30 June 2012

Highlights of this year's city-wide feast

Asa and I sit, ready for the feast
That is, if you're Wesleyan. The end of June always brings a huge influx in visitors to Tonga; Tongans come back from all sorts of places overseas as well as into the capital from the other islands, and all congregate on a huge field in front of the Wesleyan offices - and eat, meet, and eat some more.

We've always enjoyed going, especially to friends' tables. It's a hugely festive air, and we're lucky to know people who are excellent cooks. This year brings a special treat in that we're able to introduce Asa to the delicacies and sights that normally no visitor to Tonga at any other time has a chance to see:

A town from Vava'u has a nickname of ta pa'one'one - which literally means to play or beat a large can (of corned beef) because the joke apparently is that the first time corned beef came to Tonga, a man was so happy to eat it that he went around the town, making noise on the can.  Each person in the town's delegation presented a huge can at the conference.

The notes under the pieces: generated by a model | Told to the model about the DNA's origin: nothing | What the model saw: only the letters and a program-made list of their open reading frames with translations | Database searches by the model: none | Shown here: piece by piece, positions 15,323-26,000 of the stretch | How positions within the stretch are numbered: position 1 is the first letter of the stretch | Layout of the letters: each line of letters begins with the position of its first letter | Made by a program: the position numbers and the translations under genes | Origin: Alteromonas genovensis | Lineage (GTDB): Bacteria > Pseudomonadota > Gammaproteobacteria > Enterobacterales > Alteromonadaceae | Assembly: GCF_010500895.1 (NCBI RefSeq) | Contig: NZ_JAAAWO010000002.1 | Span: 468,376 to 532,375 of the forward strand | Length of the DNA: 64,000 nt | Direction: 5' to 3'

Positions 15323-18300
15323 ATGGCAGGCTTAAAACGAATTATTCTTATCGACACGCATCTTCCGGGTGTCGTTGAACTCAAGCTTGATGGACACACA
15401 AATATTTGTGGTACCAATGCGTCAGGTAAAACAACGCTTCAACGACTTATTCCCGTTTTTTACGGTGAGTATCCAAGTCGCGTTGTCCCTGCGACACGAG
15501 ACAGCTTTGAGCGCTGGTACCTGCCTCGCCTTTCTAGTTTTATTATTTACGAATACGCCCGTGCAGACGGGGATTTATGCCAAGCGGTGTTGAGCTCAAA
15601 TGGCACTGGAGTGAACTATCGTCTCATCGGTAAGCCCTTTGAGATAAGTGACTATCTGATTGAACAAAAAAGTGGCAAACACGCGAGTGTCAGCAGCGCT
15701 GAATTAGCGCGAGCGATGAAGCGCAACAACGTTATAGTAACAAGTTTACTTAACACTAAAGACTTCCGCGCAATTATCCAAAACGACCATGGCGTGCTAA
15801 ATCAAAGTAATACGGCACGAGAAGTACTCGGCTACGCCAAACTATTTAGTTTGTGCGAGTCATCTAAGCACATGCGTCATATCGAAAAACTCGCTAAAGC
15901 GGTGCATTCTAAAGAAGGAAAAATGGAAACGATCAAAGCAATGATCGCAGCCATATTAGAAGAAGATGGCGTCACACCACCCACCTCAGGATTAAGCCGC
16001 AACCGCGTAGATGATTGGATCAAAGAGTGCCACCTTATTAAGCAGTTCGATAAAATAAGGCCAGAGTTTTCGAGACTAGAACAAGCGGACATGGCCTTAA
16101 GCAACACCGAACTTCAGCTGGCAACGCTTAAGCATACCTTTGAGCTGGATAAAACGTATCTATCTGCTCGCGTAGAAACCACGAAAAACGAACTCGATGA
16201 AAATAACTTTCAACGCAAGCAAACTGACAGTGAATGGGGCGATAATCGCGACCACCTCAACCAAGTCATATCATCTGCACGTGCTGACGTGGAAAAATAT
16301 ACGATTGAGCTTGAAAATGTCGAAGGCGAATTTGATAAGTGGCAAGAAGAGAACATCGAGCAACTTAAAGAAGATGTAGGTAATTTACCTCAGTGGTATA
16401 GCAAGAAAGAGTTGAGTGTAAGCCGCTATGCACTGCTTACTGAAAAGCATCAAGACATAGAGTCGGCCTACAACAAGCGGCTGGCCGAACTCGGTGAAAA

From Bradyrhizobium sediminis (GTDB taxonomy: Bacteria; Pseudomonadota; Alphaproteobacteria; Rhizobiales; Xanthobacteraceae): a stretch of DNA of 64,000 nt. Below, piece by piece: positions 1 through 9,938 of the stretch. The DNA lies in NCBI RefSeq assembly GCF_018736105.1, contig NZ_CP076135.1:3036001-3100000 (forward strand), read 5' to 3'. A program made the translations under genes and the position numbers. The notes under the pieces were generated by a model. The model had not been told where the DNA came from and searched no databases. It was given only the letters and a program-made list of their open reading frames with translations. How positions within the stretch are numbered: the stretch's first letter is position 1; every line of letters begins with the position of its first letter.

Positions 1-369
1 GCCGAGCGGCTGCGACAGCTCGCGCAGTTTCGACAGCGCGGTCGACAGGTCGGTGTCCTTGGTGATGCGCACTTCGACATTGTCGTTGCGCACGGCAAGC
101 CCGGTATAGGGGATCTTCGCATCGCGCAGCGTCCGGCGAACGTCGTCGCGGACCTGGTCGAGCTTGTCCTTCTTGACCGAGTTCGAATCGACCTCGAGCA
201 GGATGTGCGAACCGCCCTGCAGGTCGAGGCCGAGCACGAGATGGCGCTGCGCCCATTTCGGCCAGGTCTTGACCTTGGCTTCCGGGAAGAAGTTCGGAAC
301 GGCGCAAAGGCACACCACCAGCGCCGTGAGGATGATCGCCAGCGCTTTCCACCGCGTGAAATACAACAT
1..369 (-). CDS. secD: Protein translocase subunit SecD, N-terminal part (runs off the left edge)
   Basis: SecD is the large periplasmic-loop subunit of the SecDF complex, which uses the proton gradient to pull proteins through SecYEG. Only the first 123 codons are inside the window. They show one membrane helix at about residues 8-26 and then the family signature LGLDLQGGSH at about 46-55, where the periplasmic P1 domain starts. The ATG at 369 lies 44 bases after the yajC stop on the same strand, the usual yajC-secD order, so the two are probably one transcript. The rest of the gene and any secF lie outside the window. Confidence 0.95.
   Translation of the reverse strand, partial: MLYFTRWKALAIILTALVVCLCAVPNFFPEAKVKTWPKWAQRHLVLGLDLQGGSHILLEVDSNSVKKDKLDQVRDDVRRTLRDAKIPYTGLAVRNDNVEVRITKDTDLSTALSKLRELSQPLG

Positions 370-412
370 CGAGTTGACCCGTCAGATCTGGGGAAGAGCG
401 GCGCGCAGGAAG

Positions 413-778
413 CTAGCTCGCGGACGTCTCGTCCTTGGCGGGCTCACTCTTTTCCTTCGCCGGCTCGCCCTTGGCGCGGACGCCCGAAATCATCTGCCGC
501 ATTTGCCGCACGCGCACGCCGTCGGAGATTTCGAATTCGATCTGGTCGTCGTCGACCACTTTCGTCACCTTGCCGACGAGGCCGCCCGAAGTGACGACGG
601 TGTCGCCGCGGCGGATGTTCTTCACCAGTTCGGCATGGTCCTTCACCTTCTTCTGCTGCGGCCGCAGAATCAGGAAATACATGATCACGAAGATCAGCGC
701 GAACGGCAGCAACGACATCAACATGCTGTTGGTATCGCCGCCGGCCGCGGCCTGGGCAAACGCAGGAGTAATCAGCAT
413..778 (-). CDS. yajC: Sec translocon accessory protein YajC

We liked one participant's kiekie, or women's formal belt. This one was creatively made out of hair extensions.
Delicious food always abounds; and after you're done eating at the table, each host brings around a tray of dessert. We had cheesecake and ice cream at one friend's feast, and pavlova with cream and fruit at another's.

A friend's daughter sits down for a well-deserved bite. After the first round of people eat, a second crowd fills the tables to eat what remains - these are often the people who helped cook the food. The food is of such quantity that the second round often has untouched dishes to eat when they sit down.

Asa enjoyed the tradition of bringing food back from the feast. Almost everyone brings a little back to share with their neighbors and enjoy the next day. Just in Asa's bag is a lobster, a large slice of roasted pork, oranges, prawns, octopus in coconut cream, meatballs, and fluffy 'ufi (yam). We shared a portion and we're still enjoying the rest!

The crowds are so huge that the police stand at the roadside, keeping order and directing traffic when needed.

Traffic jams are getting more common in Tonga, but none more so than that at the conference feasts. The line stretched for quite a ways past the feast grounds.

Animals like conference time too. Our cat quite enjoyed the piece of pig hoof we gave him to chew on.

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